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Deployment Experienced People, Help me!

Six Sigma – iSixSigma Forums Old Forums General Deployment Experienced People, Help me!

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  • #48239

    Airworthy Amy
    Participant

    I have recently been hired to lead a continous improvement program for a small company.  I have been trained as a Green Belt by a Fortune 20 company and Black Belt trained by a very large consulting firm.  However I am still young and I don’t have tons of experience.   If you have experience with deployment in a small company, please reply to this post and give me any advice you might have or any references.  I just feel scatterbrained as I try to execute on starting this up.
    THANK YOU!

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    #161815

    Ronald
    Participant

    I have three items as advice.  Each really depend on how far the company is along in its deployment.  I’ll assume that it is early or just beginning.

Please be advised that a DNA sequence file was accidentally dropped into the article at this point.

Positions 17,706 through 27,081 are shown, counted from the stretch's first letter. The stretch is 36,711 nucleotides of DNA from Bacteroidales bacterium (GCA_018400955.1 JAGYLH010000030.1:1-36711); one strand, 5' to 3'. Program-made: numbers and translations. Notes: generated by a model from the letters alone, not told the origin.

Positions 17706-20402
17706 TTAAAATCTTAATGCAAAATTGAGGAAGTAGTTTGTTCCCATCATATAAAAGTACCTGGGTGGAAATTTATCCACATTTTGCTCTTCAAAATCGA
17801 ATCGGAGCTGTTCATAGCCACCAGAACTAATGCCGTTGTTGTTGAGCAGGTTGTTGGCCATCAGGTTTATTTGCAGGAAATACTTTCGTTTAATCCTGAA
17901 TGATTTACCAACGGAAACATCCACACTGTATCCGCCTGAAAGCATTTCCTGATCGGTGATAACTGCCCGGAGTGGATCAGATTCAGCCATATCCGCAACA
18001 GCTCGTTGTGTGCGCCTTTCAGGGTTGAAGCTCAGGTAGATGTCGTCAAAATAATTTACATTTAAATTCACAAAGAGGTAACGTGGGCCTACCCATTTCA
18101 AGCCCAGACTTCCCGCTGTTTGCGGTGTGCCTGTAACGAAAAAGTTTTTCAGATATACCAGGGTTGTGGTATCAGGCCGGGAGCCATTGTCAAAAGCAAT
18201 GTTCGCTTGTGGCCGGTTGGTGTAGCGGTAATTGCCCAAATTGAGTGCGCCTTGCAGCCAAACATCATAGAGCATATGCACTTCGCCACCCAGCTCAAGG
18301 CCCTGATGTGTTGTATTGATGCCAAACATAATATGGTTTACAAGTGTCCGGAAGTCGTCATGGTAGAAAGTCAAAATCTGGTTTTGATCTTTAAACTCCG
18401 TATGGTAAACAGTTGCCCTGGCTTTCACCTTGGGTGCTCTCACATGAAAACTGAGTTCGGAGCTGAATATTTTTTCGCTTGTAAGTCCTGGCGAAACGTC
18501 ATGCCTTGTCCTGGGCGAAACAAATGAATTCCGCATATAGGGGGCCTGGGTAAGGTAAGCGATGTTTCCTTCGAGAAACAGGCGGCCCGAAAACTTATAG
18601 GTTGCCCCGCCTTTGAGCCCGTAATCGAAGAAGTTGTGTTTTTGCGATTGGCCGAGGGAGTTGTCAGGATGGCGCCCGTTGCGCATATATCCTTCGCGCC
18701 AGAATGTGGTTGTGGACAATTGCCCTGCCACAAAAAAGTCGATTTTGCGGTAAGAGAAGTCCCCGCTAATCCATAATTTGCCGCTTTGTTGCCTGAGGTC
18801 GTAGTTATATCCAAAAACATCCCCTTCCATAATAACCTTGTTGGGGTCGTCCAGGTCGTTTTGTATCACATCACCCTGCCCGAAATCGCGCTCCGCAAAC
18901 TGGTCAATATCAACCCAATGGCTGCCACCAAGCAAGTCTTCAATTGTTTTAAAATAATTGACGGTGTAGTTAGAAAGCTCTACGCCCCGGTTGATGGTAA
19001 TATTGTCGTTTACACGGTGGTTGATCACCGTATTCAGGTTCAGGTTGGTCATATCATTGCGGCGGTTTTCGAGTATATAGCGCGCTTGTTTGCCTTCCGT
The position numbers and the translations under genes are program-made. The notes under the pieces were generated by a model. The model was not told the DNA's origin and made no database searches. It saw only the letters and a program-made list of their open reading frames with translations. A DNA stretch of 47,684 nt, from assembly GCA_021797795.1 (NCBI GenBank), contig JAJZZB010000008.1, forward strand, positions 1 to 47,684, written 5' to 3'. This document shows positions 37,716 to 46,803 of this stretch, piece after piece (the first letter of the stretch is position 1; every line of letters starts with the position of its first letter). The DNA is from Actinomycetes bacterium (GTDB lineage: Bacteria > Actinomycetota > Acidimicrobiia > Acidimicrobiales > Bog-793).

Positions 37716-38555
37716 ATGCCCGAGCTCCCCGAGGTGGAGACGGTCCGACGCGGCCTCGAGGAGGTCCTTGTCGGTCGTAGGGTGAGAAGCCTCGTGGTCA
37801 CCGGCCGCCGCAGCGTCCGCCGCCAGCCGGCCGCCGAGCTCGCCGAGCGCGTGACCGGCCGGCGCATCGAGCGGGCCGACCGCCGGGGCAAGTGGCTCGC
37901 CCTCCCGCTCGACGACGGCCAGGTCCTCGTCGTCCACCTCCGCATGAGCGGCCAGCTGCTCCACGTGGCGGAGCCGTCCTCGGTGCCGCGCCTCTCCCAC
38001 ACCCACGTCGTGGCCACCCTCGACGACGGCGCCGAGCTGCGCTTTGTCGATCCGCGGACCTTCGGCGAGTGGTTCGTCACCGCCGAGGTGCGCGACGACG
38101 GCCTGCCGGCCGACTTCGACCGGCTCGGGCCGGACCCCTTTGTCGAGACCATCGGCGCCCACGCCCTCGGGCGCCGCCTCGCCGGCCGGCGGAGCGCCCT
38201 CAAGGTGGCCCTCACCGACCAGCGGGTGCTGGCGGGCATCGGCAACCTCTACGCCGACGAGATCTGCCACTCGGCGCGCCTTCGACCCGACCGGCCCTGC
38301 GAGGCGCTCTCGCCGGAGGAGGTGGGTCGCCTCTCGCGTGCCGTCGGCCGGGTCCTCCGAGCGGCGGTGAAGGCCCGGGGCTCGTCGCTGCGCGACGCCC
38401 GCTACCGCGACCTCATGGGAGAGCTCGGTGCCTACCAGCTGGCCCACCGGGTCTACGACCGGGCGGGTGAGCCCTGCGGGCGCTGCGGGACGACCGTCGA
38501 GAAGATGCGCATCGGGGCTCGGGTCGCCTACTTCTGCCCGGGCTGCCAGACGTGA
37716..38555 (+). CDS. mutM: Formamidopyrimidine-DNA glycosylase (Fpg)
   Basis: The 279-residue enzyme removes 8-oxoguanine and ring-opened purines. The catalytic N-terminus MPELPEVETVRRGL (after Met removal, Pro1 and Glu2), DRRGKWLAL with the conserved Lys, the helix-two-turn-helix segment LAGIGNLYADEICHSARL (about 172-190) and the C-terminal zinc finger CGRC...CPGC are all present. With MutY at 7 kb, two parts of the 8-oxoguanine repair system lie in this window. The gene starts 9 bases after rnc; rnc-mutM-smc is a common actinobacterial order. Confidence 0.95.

The first thing I would recommend is to build a strong strategy for how continuous improvement will benefit the organization.  The leadership may have hired you to help drive continuous improvement but they will want to see how you plan on making this happen.  Include items like project selection processes, project execution, training, and process/change management.  Also, spell out timelines and resource needs.  Set the expectations up front.
    Secondly, either buy or develop strong project champion and process owner training and provide this before you even start with project ideas and picking resources.  I have found that you need to engage this level of the organization first.  They will be the ones to help fill the project hopper as well as sustain the gains.  Explain the DMAIC approach, the roles and responsibilities of project sponsors, belts, team members, etc.  Provide some insight to the tools but don’t get technical.